The aim of this study is to determine how Point-of-care ultrasonography (PoCUS) is increasingly used across the medical field. PoCUS is also being implemented in general practice despite a lack of clinical guidelines and training programs for general practitioners (GPs).
This study aimed to elucidate the employment of PoCUS by Danish GPs following a short training program.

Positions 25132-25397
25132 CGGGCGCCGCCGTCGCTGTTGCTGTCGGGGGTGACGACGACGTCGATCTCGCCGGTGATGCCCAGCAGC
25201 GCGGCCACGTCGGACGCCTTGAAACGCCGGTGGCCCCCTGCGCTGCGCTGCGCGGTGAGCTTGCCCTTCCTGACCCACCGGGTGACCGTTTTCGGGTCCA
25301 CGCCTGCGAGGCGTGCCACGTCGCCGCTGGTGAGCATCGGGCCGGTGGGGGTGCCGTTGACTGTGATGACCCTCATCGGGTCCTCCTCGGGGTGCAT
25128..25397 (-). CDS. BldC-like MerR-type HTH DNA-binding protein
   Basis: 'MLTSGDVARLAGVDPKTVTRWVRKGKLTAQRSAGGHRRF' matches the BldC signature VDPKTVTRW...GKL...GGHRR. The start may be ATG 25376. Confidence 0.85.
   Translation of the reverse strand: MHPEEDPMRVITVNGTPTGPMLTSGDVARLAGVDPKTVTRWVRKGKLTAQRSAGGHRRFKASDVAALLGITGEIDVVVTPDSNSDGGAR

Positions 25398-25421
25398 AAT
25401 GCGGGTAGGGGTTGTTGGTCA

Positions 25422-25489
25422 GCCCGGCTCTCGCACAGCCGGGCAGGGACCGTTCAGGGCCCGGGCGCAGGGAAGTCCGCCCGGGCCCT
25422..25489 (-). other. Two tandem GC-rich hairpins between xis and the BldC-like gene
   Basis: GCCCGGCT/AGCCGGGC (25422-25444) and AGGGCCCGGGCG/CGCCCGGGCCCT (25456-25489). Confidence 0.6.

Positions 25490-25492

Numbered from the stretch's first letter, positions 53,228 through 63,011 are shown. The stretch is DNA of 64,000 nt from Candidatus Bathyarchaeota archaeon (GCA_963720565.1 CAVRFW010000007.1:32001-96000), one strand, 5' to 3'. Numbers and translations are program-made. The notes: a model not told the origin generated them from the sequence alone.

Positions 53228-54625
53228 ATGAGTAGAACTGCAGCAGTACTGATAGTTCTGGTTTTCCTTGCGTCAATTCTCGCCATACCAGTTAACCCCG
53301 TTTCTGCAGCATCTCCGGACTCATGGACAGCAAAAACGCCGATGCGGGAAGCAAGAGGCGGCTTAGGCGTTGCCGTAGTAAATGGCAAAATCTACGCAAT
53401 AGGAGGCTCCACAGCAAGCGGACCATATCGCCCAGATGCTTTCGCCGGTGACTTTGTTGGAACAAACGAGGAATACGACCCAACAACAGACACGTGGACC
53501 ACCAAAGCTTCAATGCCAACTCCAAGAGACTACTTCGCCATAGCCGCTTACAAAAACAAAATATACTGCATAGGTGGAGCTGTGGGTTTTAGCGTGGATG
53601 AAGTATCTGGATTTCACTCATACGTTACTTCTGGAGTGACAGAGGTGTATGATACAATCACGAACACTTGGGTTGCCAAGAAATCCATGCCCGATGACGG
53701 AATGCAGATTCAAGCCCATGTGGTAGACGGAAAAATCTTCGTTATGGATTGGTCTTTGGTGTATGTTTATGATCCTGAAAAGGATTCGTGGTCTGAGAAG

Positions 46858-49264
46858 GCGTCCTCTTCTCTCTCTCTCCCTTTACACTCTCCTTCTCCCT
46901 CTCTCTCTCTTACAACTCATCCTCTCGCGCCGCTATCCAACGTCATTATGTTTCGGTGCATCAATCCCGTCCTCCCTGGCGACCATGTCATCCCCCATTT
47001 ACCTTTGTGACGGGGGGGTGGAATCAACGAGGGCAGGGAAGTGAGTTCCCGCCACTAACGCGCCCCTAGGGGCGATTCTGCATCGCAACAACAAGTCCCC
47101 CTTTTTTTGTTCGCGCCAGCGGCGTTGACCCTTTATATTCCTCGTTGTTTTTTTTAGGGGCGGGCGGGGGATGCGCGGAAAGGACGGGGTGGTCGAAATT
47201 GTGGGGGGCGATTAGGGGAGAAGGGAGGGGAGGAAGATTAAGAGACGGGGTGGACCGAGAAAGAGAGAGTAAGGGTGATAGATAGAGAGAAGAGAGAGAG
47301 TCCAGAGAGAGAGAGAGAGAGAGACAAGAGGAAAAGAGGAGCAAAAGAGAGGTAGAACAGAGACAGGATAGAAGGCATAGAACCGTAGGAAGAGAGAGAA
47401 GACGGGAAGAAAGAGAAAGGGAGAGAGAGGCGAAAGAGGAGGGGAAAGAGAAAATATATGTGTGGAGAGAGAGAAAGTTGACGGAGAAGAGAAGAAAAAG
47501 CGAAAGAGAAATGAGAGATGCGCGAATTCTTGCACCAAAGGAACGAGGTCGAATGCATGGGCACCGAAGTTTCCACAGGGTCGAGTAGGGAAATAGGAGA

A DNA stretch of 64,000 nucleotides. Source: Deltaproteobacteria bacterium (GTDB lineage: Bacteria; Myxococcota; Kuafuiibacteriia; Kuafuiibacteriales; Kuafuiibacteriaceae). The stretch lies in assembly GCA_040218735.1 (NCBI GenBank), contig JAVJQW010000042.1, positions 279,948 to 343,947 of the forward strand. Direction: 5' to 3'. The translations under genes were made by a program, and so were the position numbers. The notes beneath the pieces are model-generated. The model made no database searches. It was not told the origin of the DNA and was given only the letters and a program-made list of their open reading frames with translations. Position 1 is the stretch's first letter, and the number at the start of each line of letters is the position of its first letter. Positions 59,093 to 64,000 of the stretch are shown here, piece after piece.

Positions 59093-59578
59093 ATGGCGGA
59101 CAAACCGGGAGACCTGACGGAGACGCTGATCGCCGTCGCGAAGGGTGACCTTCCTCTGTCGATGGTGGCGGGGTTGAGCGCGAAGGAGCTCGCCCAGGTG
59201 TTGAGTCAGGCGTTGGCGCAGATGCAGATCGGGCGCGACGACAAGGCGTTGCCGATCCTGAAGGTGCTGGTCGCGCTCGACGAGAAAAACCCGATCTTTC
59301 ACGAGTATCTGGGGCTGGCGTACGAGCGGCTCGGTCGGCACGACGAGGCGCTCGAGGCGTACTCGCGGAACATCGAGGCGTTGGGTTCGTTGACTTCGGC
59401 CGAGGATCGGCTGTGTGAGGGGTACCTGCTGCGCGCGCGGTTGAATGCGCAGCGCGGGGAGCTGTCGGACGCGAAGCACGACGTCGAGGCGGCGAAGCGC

Thirty GPs were enrolled in a short ultrasound training program and taught how to perform 22 selected scanning modalities. In the following 3 months, the GPs registered all performed PoCUS examinations according to the Audit Project Odense method. After 5 months, the GPs were invited to participate in an evaluation seminar, where questionnaires were distributed. During the registration period, 1598 patients were examined with PoCUS. A total of 1948 scanning modalities were registered, including 207 examinations outside the taught curriculum. The majority of the ultrasound examinations were performed within 10 minutes (89%), most were considered to be conclusive (87%) and/or to increase diagnostic certainty (67%), whereas one in four examinations entailed a change in patient management. Most GPs attending the evaluation seminar continued to use PoCUS and found the scanning modalities included in the course curriculum relevant in their daily work. The GPs found several indications for performing PoCUS following the attendance of a 2-day basic training program. The majority of examinations were registered to be conclusive and/or increase diagnostic certainty. However, few GPs used PoCUS on a daily basis and not all examinations were registered to have an impact on patient care.